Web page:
Albert Einstein struggled with schoolwork; Thomas Edison had a hard time concentrating during school and was home schooled by his mother. Although both of these men went on to make great contributions to the world, they are also considered to have learning disabilities and possibly ADHD. Many famous people throughout history have shown symptoms of ADHD but still achieved greatness.
Today, you come across people with ADHD in all walks of life. They are doctors, lawyers, business owners, actors and artists. ADHD does not mean that you cannot succeed or achieve your goals. Sometimes, creativity and innovative thinking help people to succeed. The following is a list of success stories. The people on this list have publicly acknowledged their diagnosis of ADHD. This list has been compiled to help everyone understand that a diagnosis of ADHD does not equate with failure. Hopefully, this list will help to inspire each person struggling with ADHD on a daily basis.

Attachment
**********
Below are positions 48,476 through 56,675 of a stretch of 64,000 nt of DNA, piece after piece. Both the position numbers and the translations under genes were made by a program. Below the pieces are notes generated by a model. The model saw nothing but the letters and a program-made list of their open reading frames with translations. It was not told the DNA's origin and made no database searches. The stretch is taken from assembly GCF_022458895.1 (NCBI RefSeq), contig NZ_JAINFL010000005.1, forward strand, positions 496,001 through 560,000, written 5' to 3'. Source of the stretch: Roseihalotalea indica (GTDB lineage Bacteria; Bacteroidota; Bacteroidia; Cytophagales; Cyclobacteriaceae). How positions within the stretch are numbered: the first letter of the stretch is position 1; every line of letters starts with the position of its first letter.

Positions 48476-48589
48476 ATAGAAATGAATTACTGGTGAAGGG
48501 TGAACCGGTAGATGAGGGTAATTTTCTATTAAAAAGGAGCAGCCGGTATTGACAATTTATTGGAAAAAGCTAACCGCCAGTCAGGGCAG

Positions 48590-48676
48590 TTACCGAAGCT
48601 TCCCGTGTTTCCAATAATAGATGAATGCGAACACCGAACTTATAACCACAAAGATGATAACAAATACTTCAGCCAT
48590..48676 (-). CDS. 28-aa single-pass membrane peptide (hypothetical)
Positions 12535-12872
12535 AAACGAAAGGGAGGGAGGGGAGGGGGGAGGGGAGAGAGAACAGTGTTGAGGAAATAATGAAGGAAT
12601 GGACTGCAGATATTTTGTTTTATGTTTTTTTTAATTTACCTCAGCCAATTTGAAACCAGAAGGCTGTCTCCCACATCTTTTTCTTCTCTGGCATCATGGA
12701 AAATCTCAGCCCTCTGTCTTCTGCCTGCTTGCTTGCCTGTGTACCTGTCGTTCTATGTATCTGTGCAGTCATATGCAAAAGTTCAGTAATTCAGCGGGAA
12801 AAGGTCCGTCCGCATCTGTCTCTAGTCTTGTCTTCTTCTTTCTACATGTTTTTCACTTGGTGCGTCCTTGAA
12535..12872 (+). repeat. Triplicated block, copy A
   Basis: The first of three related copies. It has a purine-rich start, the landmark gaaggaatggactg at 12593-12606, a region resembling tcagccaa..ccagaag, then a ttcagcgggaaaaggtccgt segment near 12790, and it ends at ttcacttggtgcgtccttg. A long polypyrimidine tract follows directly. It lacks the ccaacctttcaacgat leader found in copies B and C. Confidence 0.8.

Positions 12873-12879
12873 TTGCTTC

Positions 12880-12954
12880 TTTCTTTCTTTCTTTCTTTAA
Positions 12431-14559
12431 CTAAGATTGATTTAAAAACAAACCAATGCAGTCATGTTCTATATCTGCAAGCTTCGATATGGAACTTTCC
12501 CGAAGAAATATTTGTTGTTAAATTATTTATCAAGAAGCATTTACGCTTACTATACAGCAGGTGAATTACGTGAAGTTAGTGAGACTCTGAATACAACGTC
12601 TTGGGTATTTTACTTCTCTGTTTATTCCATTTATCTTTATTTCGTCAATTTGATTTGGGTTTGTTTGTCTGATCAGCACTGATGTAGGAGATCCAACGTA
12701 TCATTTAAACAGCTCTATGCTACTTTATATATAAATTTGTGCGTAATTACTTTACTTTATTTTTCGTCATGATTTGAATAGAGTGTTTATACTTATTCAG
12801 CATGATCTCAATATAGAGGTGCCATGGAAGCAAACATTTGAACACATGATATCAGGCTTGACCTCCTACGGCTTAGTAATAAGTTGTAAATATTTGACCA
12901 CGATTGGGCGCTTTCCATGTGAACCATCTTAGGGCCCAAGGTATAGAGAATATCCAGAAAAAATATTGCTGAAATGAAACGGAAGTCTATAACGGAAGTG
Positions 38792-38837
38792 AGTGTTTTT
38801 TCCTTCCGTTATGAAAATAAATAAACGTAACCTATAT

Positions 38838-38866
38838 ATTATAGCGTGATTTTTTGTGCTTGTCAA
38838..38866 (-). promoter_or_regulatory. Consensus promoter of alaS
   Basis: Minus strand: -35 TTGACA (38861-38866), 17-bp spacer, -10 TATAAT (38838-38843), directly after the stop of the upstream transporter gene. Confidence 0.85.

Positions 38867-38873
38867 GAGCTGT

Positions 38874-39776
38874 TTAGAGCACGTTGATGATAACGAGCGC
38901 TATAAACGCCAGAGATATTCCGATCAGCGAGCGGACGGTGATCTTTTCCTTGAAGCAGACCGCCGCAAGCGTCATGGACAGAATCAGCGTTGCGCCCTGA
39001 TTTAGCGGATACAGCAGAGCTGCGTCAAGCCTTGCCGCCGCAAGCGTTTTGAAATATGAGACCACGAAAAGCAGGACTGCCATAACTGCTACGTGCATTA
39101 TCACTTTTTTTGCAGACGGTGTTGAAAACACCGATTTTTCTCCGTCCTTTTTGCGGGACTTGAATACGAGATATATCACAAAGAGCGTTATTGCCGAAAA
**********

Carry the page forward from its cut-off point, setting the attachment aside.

Terry Bradshaw was quarterback for the Pittsburgh Steelers and during his time on the team won four Super Bowls. He now works as a football analyst and co-host on Fox NFL Sunday. Terry Bradshaw has been diagnosed with ADHD and clinical depression.
Chris Kaman is the center for the Los Angeles Clippers. When his parents sought help for his behavioral problems, it was discovered he had ADHD. Although he took Ritalin for a period of time, he now prefers to manage symptoms of ADHD through behavioral strategies.
Hank Kuehne won the U.S. Amateur championship in 1998 and regularly plays golf with the Canadian Tour. Hank used alcohol heavily in his teens and sought treatment when he was 19. He has been sober ever since. He does attribute his drinking problems to undiagnosed learning disabilities and ADHD.
Cammi Granato won a gold medal for ice hockey in the Olympics. She has attended and competed in world championships since 1990. When Cammi was first diagnosed with ADHD, she was relieved and believed it helped explained her early struggles, especially those with school. Her ADHD, she believes, helps her succeed in ice hockey. The restless feeling she has contributes to her drive to succeed.